There is a box of chocolates on the table.
Half its contents remain in the box. The other half?
I’ve eaten them. And I may well eat the rest before this night is out.
It’s January 13.
This has to stop.
At the end of last season, I decided pretty quickly that it wouldn’t be my last. Five goals and a grubby fistful of points and assists in eight games at the tail-end of the season had me thinking that there was one more season left.
Like a politician, I am handing this to the gods, because I haven’t got the good sense to go at a time of my own choosing.
The indoor soccer is doing its usual job of keeping me sane but I’m not fooling anyone. There’s an awful lot of arse and gut that needs to be either shifted around or disposed of altogether, and the muscles of my upper body resemble nothing more than knotted pipe-cleaners.
But that’s OK, the season doesn’t start just yet.
Before it does, I have some work to do in the pool and the gym and on the bike. Not to mention on my shooting.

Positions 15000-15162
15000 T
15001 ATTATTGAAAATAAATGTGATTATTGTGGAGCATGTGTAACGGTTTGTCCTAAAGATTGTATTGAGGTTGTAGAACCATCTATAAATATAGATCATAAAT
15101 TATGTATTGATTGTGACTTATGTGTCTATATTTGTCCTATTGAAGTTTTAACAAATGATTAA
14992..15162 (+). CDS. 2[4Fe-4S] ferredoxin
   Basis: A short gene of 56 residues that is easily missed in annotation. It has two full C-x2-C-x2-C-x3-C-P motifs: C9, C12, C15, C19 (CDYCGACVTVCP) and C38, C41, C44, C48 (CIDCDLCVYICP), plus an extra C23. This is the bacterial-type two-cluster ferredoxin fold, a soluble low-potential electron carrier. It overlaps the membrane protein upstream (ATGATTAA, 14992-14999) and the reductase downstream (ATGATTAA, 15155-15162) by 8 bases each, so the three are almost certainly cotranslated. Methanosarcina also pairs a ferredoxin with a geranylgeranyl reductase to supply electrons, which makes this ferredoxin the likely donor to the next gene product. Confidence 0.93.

I’ll also have to get the souvenir I took home from Tallinn with me sorted out.
At some point on that hot summer day last year, I went to pick the ball up and got flattened by a Helsinki Harp.
Until that moment I was delighted with their arrival on the scene, but ever since I have a click in the joint of my right hip that pops inexplicably, mostly when I’m watching TV.
I’m doing so at the moment.
The men-mountains of the NFL, all rippling muscles and powerful running, are doing their best to shame me into lifting my stuffed-turkey carcass up and out its torpor.
Tomorrow is the beginning of what I expect to be my last season as a Gaelic footballer.
And I will be documenting every painful step of it here.